Members of the Princeton Rocketry Club participated in the 2017 CanSat competition, in which student teams design, build and launch rockets and payloads to meet contest goals that vary each year. Princeton's team, the Flying Tigers, traveled to Stephenville Texas for the June 10 launch. The annual CanSat competition is sponsored by the American Astronautical Society and the American Institute of Aeronautics and Astronautics.
When our team’s seniors were first years at Princeton, several of us took a seminar on the science and history of spaceflight, which culminated in designing a lunar rover. Though we were all excited by the material, we realized at the end that we hadn’t actually touched any hardware – leaving a big gap in our education. Six of us set out to change that, and Princeton Rocketry Club was born. Though we spent our first year mostly building model rockets in our dorm rooms, the club took off and grew into an incredible organization. In the past year, we’ve worked on high-power rocketry, space balloons, and the CanSat project, which I had the awesome opportunity to lead this year.
The CanSat (so-called for being a prototype satellite in about the size and shape of a can) was a payload we built for a high-powered rocket provided by the competition. The mission was to design, build, and fly a solar-powered glider that would deploy from a protective container once it left the rocket, with the idea that this would be an analog for a Venus atmospheric probe.
Though a few of us knew each other before we started this project, most of us didn’t. The Rocketry Club on the whole was formed as an organization for space-interested people to find each other and work on projects together, and that’s very much what happened in this case. When we began the project, we met every Friday to design and build the CanSat, but that eventually turned into team dinners after build sessions, baking cookies in the dorms, or CanSat Sunday brunch (in Forbes, of course.)
Most of the CanSat team (and the club in general) had little background in building actual rockets, but massive enthusiasm for space. We learned on the go, taught each other, and tried to apply what we were learning in our classes. Most of us are interested in pursuing space as a career, and the CanSat competition offered a really incredible opportunity to follow a mission from the first back-of-the-envelope sketches through to launch – nothing gets you excited about spaceflight like watching something you built go up on a rocket.
After a year of design reviews, CAD tutorials, and 3D printer jams, three of our ten team members travelled to Texas for the launch competition. We spent most of the first day trying to debug the electronics, which had still been giving us trouble when we left campus. Several rounds of pizza deliveries and burnt-out batteries later, it became clear that the communications system wasn’t going to function for launch day, so we focused on meeting other teams, talking to them about their vehicles, and exchanging design tips and lessons learned. Even though the electronics weren’t fully functional, we were still able to load our CanSat onto a rocket (which was taller than several of our team members) and launch it alongside 39 other teams from around the world. It was truly incredible to stand at our ground station and point an (admittedly nonfunctional) antenna at the culmination of a year’s work shooting up into the hot Texas sky.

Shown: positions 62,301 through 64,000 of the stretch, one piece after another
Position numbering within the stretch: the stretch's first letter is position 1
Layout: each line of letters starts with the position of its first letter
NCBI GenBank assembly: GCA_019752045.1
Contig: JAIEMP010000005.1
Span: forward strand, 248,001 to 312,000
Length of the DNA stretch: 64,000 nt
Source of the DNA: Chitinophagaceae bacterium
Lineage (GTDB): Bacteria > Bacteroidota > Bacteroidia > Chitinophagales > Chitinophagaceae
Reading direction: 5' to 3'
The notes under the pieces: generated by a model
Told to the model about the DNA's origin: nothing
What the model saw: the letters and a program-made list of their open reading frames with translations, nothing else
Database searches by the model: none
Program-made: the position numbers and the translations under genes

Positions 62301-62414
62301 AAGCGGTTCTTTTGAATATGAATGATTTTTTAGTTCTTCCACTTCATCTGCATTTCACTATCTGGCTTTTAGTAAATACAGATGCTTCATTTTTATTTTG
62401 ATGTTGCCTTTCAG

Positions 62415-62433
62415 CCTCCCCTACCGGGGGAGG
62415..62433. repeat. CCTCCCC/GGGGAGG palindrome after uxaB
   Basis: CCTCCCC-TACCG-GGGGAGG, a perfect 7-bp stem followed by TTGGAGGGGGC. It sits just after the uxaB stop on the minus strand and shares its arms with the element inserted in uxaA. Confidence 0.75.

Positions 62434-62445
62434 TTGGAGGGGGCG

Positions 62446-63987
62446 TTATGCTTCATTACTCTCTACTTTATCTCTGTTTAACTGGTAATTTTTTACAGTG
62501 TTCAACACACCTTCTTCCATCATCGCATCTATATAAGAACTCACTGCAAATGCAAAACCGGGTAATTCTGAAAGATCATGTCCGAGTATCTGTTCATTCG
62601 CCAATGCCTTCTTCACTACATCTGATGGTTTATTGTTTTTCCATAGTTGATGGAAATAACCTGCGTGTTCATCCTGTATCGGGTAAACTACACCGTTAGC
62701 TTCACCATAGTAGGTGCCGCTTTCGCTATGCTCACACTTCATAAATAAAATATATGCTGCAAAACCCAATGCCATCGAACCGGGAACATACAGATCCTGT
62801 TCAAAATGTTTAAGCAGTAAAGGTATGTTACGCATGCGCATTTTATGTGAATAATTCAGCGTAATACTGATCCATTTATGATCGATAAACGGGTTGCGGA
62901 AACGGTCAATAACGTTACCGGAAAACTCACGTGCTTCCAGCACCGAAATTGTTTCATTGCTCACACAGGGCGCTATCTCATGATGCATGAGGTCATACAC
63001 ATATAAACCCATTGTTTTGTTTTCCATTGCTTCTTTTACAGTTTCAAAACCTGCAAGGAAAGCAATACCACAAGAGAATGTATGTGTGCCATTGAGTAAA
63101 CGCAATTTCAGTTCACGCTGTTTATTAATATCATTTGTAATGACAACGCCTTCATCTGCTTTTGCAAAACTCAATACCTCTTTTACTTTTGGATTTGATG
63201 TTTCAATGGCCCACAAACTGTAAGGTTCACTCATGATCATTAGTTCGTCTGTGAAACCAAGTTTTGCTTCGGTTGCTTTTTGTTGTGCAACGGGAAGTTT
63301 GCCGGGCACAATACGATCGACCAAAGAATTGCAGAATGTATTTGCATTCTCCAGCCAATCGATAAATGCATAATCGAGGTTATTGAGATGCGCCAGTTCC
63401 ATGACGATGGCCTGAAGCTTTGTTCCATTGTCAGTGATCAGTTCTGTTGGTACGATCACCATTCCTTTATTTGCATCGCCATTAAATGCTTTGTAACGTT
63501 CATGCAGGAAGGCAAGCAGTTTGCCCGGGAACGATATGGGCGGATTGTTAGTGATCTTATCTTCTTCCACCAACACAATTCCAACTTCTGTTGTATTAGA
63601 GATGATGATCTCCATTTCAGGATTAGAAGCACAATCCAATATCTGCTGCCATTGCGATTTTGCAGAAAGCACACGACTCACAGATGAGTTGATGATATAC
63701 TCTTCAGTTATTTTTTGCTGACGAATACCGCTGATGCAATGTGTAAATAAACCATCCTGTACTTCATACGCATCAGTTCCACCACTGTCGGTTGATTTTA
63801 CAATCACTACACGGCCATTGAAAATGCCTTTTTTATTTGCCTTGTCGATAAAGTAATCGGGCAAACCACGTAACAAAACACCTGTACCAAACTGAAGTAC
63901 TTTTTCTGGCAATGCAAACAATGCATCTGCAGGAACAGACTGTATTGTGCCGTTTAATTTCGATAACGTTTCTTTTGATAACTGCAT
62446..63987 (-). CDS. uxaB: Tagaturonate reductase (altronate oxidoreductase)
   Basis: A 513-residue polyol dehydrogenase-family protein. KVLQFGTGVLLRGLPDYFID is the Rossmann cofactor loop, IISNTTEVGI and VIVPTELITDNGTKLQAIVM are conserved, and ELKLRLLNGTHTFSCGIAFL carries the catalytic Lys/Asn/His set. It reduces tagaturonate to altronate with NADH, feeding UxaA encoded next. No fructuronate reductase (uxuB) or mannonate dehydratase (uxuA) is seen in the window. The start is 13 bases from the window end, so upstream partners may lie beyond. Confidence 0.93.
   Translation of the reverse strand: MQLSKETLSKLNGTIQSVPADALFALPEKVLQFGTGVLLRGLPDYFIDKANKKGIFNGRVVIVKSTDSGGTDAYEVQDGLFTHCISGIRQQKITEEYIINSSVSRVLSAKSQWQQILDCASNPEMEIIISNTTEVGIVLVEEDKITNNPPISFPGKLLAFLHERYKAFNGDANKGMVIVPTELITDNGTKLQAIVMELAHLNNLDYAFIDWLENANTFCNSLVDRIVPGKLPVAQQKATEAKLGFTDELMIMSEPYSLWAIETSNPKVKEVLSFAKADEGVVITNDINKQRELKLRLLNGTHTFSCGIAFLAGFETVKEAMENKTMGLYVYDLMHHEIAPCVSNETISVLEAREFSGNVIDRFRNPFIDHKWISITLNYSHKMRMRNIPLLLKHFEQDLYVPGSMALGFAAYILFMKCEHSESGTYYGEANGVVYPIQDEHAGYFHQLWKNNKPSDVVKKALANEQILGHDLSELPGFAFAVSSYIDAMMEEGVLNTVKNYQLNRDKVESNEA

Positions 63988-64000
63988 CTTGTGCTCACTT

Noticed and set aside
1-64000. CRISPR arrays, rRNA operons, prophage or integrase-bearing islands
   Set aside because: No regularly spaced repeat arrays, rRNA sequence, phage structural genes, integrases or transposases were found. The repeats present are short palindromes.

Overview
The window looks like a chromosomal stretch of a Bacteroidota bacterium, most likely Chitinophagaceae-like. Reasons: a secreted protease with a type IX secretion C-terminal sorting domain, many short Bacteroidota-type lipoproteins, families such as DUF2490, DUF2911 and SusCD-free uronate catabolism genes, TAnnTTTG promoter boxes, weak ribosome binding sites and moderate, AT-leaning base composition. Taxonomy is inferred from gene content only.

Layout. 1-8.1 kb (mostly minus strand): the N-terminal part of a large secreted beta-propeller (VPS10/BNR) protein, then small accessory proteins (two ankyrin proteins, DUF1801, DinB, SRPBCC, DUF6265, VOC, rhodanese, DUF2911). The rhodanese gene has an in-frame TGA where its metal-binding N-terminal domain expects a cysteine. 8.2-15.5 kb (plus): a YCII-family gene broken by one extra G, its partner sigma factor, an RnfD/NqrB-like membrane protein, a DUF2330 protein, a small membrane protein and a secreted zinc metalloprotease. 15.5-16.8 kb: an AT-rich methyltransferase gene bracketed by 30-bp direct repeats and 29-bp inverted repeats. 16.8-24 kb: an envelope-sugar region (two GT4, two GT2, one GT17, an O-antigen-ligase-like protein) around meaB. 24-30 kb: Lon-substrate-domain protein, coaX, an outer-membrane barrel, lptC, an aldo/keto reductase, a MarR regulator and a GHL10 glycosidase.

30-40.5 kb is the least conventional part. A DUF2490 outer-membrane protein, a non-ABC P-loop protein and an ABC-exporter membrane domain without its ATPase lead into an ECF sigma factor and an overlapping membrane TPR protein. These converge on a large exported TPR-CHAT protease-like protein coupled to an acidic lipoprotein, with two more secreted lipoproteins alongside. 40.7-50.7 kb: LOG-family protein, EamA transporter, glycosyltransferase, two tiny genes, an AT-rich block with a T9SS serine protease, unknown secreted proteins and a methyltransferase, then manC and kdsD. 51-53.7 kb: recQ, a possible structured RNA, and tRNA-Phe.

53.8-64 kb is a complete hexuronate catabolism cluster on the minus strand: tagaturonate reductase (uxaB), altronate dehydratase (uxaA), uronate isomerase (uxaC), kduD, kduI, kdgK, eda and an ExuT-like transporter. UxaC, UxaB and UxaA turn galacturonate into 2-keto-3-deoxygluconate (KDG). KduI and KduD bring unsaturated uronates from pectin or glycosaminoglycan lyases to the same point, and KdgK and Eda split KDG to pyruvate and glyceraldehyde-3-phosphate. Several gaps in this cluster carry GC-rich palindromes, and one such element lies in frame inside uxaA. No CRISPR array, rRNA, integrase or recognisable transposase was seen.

While our CanSat wasn’t fully functional, we made enormous progress as engineers and as a team, and were proud to place 25th out of the 87 teams initially in the competition. And though the communications system didn’t work, when we located our CanSat in the field after it landed, it was powered-on using its solar panels and sounding an audio beacon, just as it was designed to. Getting the electrical system to that point was an enormous amount of work, and we were thrilled to have gotten that far in our first year. We gained skills in mechanical design, software, electrical wiring, and working as an engineering team, all while seeing a spacecraft through its entire design lifecycle.
At the aerospace company where I worked this summer, I was amazed to see how well the CanSat competition reflected the design process of the industry. It included everything from structural details like design reviews and a clear list of requirements to real challenges of working as part of an aerospace team – it turns out that avionics are almost always the last roadblock on a rocket development program, that schedule slippage is an incredibly common problem, and that having a dedicated management team really is important for helping all the subsystems communicate. These were all development issues that we faced as a team, and ones that we can now anticipate and approach with some momentum.
We’re incredibly proud of what we built last year, and several of our members will be going on to lead a new team for next year’s competition. I’m so excited to see the team continue to grow, and to watch how much farther we can go in the years ahead.
The 2017 Princeton Flying Tigers CanSat team included: Isabel Cleff ’18, Matthew Romer ’18, Jeffrey Diament ’18, Caleb Gum ’18, Bhaskar Roberts ’19, Amanda Brown ’19, Mrudhula Baskaran ’19, Whitney Huang ’19, Hemani Kalucha ’19, Carter Green ’20 and Quinn Donohue ’20. Pictures above are Cleff , Green and Kalucha at the 2017 CanSat competition. Photo by Princeton Rocketry Club.
Are you a Princeton student interested in space? Join the Rocketry Club! You can check out our website at rockets.princeton.edu, join our email list (firstname.lastname@example.org), or find us on Facebook (Princeton Rocketry Club).